[To M. G.] Fittleworth, 7 August 1840.
My dear Friend,
I was most glad at receiving the account of your visit to Mrs. Oakley. I trust I caught a spark of that heavenly fire which warmed my best affections towards the Lord Jesus Christ for his love to the chief of sinners. I must confess I felt myself very little while reading the account, and with shame I sought to take the lowest place, "in honour preferring others," for the work's sake. This I conceive is the unity of the Spirit, and a true test of the work being genuine. By it we perceive we are of one heart and one way. But alas! how often is this work sadly disfigured by the spirit of the world, the flesh, and the devil, so that we lose sight for the present of all that is profitable.
This morning, while meditating for my reading, Ezekiel xvi. struck me much. I wondered greatly at the infinite condescension of God to pick out such as are there described; and that we, in our wisdom and self-righteous spirit, should take such pains to be somebody before we will come to him, though he there shows us that his choice lies in no such way. "As for thy nativity," that was had. "In the day thou wast born thy navel was not cut, neither wast thou washed in water to supple thee, thou wast not salted at all, nor swaddled at all . . . . but thou wast cast out in the open field, to the loathing of thy person." That is, When I picked thee up, thou wast not separated from the spirit of the world; thou hadst no water of life, no savour of grace in thee; born in sin, and shapen in iniquity. "And when I passed by thee, and saw thee polluted in thine own blood, I said unto thee, when thou wast in thy blood, Live."
O what a blow ought this to be to a legal spirit? What can the self-righteous say to this? and yet how bound hand and foot they often are, and cannot see where they are held; nor are they able to see that the wretched condition here described is that which moves the compassion of the Lord Jesus Christ.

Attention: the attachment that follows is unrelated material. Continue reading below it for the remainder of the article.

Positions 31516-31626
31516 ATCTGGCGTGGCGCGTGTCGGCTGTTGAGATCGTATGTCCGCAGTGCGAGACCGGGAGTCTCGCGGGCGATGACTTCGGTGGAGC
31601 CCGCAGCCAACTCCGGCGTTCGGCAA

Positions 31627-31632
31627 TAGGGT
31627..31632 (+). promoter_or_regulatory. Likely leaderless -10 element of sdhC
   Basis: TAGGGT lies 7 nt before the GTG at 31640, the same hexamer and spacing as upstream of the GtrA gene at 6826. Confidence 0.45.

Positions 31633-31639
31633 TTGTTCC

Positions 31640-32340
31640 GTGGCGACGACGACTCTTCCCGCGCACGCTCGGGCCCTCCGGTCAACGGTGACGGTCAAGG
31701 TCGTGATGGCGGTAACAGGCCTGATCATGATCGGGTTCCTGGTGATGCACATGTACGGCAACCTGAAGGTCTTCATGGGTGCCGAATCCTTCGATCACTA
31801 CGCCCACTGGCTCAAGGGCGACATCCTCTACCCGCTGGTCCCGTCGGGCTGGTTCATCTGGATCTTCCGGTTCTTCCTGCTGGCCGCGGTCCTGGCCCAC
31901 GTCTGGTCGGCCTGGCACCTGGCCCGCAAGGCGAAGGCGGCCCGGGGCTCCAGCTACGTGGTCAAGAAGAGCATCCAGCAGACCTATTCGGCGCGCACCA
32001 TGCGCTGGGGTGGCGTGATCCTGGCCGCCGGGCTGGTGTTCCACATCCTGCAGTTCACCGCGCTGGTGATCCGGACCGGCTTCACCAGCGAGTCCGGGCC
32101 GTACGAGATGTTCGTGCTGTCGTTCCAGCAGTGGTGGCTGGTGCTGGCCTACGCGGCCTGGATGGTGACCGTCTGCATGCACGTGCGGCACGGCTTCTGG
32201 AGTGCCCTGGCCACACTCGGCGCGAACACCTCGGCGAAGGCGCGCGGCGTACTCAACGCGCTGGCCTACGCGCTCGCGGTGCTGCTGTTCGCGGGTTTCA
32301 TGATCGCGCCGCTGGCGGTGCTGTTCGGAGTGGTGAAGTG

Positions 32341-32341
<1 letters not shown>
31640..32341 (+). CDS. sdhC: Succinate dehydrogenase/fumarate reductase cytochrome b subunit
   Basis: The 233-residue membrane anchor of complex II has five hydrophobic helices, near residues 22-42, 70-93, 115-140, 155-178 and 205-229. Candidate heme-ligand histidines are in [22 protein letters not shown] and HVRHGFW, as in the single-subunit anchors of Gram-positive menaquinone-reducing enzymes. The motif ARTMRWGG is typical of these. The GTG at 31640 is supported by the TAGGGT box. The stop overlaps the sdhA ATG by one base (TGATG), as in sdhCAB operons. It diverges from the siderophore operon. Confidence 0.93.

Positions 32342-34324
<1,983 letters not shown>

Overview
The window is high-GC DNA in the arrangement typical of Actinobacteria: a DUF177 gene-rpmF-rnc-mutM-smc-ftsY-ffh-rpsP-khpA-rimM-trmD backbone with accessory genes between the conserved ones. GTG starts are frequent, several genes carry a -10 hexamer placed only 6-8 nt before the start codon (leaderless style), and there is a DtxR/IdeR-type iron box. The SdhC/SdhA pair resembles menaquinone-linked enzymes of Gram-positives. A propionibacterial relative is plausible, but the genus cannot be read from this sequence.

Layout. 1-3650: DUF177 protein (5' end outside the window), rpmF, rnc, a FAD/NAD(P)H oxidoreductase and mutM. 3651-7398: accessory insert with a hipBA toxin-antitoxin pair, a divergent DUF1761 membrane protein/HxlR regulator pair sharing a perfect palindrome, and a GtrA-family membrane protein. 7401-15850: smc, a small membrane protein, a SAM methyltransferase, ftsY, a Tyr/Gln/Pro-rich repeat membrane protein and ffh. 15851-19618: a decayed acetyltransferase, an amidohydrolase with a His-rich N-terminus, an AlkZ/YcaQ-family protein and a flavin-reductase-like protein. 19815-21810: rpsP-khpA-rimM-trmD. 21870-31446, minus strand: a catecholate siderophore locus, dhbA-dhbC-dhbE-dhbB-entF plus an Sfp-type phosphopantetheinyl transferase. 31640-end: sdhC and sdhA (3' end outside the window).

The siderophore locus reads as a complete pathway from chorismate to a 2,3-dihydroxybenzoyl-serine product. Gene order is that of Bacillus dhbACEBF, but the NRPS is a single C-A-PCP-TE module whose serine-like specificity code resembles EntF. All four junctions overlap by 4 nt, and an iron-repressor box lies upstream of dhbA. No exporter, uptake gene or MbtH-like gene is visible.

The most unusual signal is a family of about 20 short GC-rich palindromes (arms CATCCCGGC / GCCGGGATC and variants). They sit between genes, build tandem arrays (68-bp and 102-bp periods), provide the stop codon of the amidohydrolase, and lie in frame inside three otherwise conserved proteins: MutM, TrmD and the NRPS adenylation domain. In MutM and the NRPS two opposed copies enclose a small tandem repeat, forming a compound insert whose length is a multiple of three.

"Not the righteous;
How true is what Hart says again
"A sinner is a sacred thing;
The Saviour further says, "When I passed by thee, and looked on thee, behold, thy time was the time of love" (we always think the first look means nothing but destruction; but not so - it is a time of love); "and I spread my skirt over thee" (that is, I covered thee with the robe of righteousness, so that thy nakedness did not appear); "yea, I sware unto thee, and entered into covenant with thee, saith the Lord God, and thou becamest MINE." O what unheard of mercy and love, what inconceivable condescension, to choose such wretches, and tell them they are HIS! Then it is added how he thoroughly washes away their filth, and anoints them with the sweetest tokens of eternal life; the Holy Ghost thus testifying of the Father's eternal love to such sinners in his well-beloved Son. What more can we have? Is not all this far beyond the comprehension of the wisdom of the flesh, or the utmost bounds of the most refined reason? Do I indeed know anything about this? Surely I do. How came I acquainted with this wonderful and mysterious secret? Only by the sovereign grace and mercy of God. The world knows not anything of it, nor does it desire to know. We also were in the same condition, but the Lord picked us up, as described at the beginning. Only admire the love of Christ, and see the value he puts upon such miserable forlorn creatures. Consider this when you are in great straits and troubles; and if he establish the first, see whether he will not with himself freely give you all things, present help in trouble, hope, encouragement, revival in our bondage, and many little secret intimations that he has not forgotten us, nor ever will.
I think of you every day in my prayers, which sometimes gives me hope the Lord will yet appear for you, and your enemies shall be ashamed. I only fear your growing slack. The word is, "Give him no rest." It is not possible that the Lord should turn his back upon such. He is represented as inclining his ears, hearkening, and hearing. Is this to mock us? O no; but you and I have need of much humbling, and it is a great salvation. Consider redemption, how precious, how vast! Salvation cannot be attained to, but through fire and water.
Yours faithfully and affectionately, J. B.